It seems most of my footage, which we recorded on Sony HDCAM tapes, is poor. There is distortion in a lot of the dialog, which sounds very tinny or has annoying echoes. (There's also a lot of static and background noise, but I know Audition can fix that.) I've been told that there's no way to fix distortion if the audio has been recorded poorly to begin with. Just thought I'd ask the experts here if you agree or there actually is a way to fix it. (If not with Audition, any other possibilities?)
TheodoreG, Mar 24, 2009 10:53 AM
You can make the sound slightly less unpleasant to listen to with some EQ and even noise reduction I guess. Static and background noise can in some cases be removed pretty well especially if it is continuous; i.e. a soft fan noise is possible, but varying static and random noises is in practice very difficult or impossible. It's a budget / time thing too; Audition have some amazing surgical tools for you if you have the time, skill and persistence, but even they can only do that much. 'Distortion' is actually missing data, and you can't bring forward something that simply isn't there.
>'Distortion' is actually missing data, and you can't bring forward something that simply isn't there.
Well that's true, but not by any means the only definition. Distortion can also be caused by too
much data, and not all of it is removable by any means. Basically, it's mixed in with what's wanted - and like cakes, you can't exactly 'unbake' them after the event.
The real issue is that in a system that by absolute necessity has to be automated (far too much variable data to be analysed by hand), the automated system has no real means of identifying what's wanted and what isn't - with a few relatively minor exceptions. In order to remove a component in this scenario, it has to be capable of isolation in an electrical sense - so for instance, with a stereo signal, it's not impossible to establish what portion of it is at any given position in the stereo field, and remove just what's at that position. Which means that something like a vocal, which is generally in a single fixed place, can be operated on with a reasonable degree of success (although anything else in that position will also be affected). But the same principle, when applied to something like reverb, simply won't work - because reverb is invariably decorrelated, and occurs all over the soundfield. And because it can't be isolated, it can't be either treated or removed.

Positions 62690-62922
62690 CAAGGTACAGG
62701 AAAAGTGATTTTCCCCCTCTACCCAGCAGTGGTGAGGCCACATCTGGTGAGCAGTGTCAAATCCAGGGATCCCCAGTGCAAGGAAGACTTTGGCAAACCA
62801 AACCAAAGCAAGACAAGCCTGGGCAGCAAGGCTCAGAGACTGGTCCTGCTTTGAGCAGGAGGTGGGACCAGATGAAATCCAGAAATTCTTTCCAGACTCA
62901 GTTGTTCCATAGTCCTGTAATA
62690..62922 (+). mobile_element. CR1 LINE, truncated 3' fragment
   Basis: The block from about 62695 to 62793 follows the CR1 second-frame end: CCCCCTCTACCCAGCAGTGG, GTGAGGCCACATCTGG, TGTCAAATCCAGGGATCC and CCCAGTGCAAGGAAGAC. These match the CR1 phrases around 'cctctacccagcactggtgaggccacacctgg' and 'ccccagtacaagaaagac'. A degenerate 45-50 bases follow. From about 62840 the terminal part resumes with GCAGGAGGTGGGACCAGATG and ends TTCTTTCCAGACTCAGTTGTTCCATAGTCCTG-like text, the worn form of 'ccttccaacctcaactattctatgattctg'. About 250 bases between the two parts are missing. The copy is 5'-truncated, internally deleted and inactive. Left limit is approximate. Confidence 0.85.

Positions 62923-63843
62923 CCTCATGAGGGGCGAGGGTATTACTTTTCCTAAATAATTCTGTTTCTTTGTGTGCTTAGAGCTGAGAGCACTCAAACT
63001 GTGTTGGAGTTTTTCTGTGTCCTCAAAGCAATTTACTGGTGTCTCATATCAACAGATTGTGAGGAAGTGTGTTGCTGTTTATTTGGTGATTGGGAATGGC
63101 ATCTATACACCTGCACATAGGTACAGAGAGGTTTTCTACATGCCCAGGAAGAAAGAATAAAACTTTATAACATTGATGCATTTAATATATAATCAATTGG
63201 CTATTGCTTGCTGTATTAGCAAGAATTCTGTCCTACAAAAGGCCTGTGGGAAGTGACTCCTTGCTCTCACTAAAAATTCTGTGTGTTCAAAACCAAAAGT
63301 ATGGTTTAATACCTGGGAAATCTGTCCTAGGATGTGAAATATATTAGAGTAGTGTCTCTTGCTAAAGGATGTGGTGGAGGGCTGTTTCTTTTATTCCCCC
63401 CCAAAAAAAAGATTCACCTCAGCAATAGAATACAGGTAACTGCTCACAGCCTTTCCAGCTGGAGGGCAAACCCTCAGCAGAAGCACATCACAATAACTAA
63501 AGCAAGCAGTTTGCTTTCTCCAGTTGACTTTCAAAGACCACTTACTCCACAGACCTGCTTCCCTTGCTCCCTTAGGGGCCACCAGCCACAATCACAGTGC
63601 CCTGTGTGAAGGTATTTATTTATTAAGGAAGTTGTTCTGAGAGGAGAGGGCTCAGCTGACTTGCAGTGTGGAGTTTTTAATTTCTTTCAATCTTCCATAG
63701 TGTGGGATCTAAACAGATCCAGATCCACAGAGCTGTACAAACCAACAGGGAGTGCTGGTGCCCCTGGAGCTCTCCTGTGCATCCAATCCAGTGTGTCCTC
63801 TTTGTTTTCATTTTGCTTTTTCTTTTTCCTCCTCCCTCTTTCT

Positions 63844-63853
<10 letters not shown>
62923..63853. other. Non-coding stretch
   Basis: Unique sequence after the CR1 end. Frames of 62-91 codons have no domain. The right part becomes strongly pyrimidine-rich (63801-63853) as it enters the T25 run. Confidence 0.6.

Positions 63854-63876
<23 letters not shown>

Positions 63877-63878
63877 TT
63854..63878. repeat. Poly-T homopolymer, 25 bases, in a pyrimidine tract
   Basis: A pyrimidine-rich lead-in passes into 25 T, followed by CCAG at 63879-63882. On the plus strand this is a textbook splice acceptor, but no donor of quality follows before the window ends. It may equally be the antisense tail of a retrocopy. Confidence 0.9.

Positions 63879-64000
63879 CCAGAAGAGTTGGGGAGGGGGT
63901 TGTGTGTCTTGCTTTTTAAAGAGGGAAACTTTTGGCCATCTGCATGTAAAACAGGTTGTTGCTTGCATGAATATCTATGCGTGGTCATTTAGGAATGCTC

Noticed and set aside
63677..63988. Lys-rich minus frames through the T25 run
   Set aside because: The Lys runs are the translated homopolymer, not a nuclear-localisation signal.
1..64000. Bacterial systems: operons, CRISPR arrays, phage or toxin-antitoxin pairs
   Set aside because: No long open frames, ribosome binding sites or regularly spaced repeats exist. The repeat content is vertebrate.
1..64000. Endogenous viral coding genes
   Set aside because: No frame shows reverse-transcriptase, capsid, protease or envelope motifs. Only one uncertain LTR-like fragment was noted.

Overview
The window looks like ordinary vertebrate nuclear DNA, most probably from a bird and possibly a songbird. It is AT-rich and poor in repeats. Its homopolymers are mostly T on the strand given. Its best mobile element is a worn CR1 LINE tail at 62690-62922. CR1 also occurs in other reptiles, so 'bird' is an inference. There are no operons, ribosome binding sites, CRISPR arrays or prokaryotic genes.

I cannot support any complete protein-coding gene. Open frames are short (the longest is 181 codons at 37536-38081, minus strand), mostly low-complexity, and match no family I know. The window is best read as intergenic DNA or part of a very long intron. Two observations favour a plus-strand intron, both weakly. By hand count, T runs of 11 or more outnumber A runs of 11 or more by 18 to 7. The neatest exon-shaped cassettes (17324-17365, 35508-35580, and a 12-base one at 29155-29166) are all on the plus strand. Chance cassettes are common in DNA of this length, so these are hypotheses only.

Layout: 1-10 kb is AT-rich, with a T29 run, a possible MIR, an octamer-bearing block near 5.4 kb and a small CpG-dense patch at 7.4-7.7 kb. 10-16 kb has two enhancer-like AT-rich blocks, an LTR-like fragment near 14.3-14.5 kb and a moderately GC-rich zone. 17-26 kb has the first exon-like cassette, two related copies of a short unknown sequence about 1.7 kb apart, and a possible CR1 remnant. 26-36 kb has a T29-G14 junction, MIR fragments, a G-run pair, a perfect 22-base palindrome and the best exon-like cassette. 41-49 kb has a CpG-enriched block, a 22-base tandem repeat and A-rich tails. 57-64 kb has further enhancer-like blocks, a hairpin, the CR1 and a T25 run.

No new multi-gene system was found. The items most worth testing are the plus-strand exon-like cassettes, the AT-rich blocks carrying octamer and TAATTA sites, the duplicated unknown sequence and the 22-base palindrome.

There are various things that
may in the future be possible, but they are going to require massive amounts of processing, because at the very least multiple tracking FFT systems will be required.
EQ in the highs will round off the harshness. Too much and the voices will sound dull. A method that SteveG has suggested in several instances is to use a (parametric) EQ with a high peak and quite narrow Q and manually sweep through the audio as it plays to find where there's the
most noise, i.e. perhaps the opposite of what you'd expect. Then flip the curve so that the noise is removed. You will need to do this in separate and multiple passes - keep copies of the file!
The Noise Reduction is great at removing continuous noise. You take a representative noise sample (from where there's no voice - just a little snippet) and the filter will then attempt to remove this specter from your signal. Here again it can be valuable to work the opposite way; you have a button 'keep only noise' and with this you can listen for a 'clean' noise, i.e. not modulated by voice. When you flip and remove the noise you can be more safe that it affects the voice less. Amazing tool - but you will probably need to put some work into it regardless.
For static and sudden bursts switch to Spectral view of the waveform, and here you can use the Healing tool (looks like a band-aid) and paint over the bright dots that most likely are noise bursts. Again an amazing feature, but the end result will depend on your persistence with the mouse. Have others listen to your work now and then. The realistic goal you can reach here is better intellgbelity and perhaps a 'non offending' sound. What sounds bad for you (after hours of editing and focus on the problems) might be perfectly acceptable for others (client?).
(Sorry for any poor spelling etc. in this post. English is not my first language, and now it's even laaate here...)